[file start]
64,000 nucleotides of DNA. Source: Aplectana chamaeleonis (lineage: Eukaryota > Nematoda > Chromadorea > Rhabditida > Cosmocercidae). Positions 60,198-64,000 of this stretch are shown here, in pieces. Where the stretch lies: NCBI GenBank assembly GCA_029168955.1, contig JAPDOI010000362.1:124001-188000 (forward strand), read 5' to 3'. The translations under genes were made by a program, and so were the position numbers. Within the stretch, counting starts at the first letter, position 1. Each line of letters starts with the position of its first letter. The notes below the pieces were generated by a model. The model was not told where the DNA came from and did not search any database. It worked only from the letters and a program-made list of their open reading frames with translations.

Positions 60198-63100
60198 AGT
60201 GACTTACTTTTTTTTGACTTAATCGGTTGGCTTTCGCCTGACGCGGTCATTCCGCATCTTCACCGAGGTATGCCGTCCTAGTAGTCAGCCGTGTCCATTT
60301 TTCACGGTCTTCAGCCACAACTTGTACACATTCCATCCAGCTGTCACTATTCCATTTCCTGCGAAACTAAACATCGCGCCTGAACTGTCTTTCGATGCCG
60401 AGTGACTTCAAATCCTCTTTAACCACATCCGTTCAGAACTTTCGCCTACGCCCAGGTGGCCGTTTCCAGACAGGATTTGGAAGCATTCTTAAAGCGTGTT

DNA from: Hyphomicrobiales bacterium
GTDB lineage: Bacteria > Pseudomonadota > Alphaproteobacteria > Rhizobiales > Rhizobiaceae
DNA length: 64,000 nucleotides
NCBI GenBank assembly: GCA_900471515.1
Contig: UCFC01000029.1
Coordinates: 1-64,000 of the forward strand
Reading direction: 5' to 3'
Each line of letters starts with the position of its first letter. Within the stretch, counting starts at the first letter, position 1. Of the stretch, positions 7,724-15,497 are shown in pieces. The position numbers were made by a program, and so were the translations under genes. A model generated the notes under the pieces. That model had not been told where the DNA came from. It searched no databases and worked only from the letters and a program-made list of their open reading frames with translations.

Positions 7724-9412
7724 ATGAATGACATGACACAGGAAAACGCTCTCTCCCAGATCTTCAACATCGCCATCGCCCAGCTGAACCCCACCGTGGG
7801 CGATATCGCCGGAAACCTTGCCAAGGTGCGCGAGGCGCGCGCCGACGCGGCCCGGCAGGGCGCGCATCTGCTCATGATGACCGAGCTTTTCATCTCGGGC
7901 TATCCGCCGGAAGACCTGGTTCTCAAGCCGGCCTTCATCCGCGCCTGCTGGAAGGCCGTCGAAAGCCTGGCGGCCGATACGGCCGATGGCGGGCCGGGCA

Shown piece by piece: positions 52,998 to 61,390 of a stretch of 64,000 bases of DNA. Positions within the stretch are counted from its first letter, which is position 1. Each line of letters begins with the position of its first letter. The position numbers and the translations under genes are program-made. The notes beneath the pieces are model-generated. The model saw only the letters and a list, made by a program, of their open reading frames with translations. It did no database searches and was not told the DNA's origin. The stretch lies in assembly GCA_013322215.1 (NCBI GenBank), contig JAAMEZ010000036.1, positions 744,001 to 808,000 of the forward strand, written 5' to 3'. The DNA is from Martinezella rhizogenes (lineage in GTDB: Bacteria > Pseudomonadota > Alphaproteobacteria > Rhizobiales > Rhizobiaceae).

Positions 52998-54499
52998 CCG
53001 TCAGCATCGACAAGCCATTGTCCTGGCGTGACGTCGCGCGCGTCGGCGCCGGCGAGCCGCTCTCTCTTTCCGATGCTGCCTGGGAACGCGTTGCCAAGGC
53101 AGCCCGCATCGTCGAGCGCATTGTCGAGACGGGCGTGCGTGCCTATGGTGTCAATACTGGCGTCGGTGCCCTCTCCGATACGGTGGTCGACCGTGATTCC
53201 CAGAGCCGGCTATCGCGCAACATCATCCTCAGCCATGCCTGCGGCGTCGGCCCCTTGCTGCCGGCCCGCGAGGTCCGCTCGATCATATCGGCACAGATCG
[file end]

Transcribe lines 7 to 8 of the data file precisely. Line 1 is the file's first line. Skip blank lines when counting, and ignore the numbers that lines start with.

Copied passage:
DNA from: Hyphomicrobiales bacterium
GTDB lineage: Bacteria > Pseudomonadota > Alphaproteobacteria > Rhizobiales > Rhizobiaceae